We're using JIRA for hardware development and have run into some issues related to the separation between the development and validation cycle. Let me explain:

We have an issue type "Development Task" that has a workflow like this:

Assigned > In Progress > Implemented > Build > Verified > Closed

Typically we create a bunch of tickets (we assign these as fix version 1), implement the changes in a design, send the design off to the manufacturer and get samples back. Once we get the samples back we have two types of work that need to be done:

(1) All of the tickets that we implemented prior to getting hardware -- do some sort of verification/validation (it is part of the workflow)

(2) Add new development tickets to implement more features (we assign these as fix version 2)

In order for us to build our next iteration (fix version 2)

  1. We expect that for (1) -- all tickets are validated and moved to "Closed"

  2. We expect that for (2) -- all tickets are in "Implemented"

In my ideal world, I can look at a filter of tickets (Fix Version = 2 and Status = !Closed) and that would show 0 results, which would be my Decision Gate that allows us to proceed to building the next round of hardware.

The problems:

  1. If I want to see the exhaustive list of tickets that need to be finished up, I need to make a filter that captures: (Fix Version = 1 and Status = !Closed) OR (Fix Version = 2 and Status = ![Closed, Verified, Build, Implemented])

  2. If I want to use the burndown chart feature, I can move all of those tickets into a sprint and set an end date, however there doesn't seem to be a right state to assign "Resolution" such that it always represents the correct tickets

Potential Solution:

Remove the validation tail from the "Development Task" and instead create new tickets. That way, the only filter you need is (Fix Version = 2 and Status = !Closed). This also fixes the burndown chart issue because resolution is assigned at the end.

Are there any other alternatives? Are we looking at this all wrong? I'd rather not have the engineers create new validation tickets if we don't have to, they have expressed that it is nice to have the full development background in the ticket when they go to do verification/validation.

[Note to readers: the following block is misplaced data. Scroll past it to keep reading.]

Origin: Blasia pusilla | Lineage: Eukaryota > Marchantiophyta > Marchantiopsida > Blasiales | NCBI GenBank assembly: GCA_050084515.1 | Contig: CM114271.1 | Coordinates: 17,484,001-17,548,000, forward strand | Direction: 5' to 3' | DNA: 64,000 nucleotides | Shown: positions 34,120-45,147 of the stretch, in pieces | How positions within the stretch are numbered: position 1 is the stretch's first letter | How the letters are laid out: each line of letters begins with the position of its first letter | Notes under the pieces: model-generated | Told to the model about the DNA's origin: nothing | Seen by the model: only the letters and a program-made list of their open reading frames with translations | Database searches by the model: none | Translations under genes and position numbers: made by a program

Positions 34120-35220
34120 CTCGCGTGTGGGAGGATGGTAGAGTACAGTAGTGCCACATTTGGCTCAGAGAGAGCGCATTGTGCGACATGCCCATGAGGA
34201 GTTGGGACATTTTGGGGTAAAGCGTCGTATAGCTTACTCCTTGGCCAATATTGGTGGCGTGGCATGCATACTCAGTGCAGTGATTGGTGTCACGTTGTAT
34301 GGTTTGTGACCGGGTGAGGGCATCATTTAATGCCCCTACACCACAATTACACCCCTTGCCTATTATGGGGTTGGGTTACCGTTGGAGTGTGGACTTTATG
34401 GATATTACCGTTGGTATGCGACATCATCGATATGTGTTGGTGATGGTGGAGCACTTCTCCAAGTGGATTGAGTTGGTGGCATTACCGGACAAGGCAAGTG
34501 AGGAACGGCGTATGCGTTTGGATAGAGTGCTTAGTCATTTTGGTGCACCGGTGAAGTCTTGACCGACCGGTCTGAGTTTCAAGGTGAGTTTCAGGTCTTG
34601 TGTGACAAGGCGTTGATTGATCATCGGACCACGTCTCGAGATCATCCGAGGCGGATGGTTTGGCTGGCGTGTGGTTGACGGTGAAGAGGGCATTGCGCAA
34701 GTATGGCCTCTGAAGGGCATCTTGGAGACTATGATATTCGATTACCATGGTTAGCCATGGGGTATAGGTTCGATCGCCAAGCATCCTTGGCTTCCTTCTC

2 Answers 2


Use two projects instead of one:

  • Design Project

    • This is the existing project
  • Sample Project

    • This is the new project

      • When issues are closed in the existing project, issues are created here

In my ideal world, I can look at a filter of tickets (Fix Version = 2 and Status = !Closed) and that would show 0 results

Use a separate board to generate this report:

When you create a Board, it will ask if you want to create a board based off of a pre-existing project or projects, select this option, and select all of the projects that you want to have represented in the Board.

Create a filter containing the different projects you wish to be included in your board and share it if desired. Then go into the configuration menu of your existing board. Select the filter you've just created as the main filter utilized by the board.

In summary, create two projects and as many boards as necessary. Each board will encapsulate the filters required for the report which will facilitate the decision making process.



I think you are using versions in a way which is not what Jira meant to be. In software development, you have a piece of software which evolves through different versions, each version consists in a group of changes (issues), all of this is a project. To allign with this, you should use one project for each new hardware you have, so you can follow in which version each one of them is at any moment. You'll find out this approach makes easier to use burn down charts and any query in general

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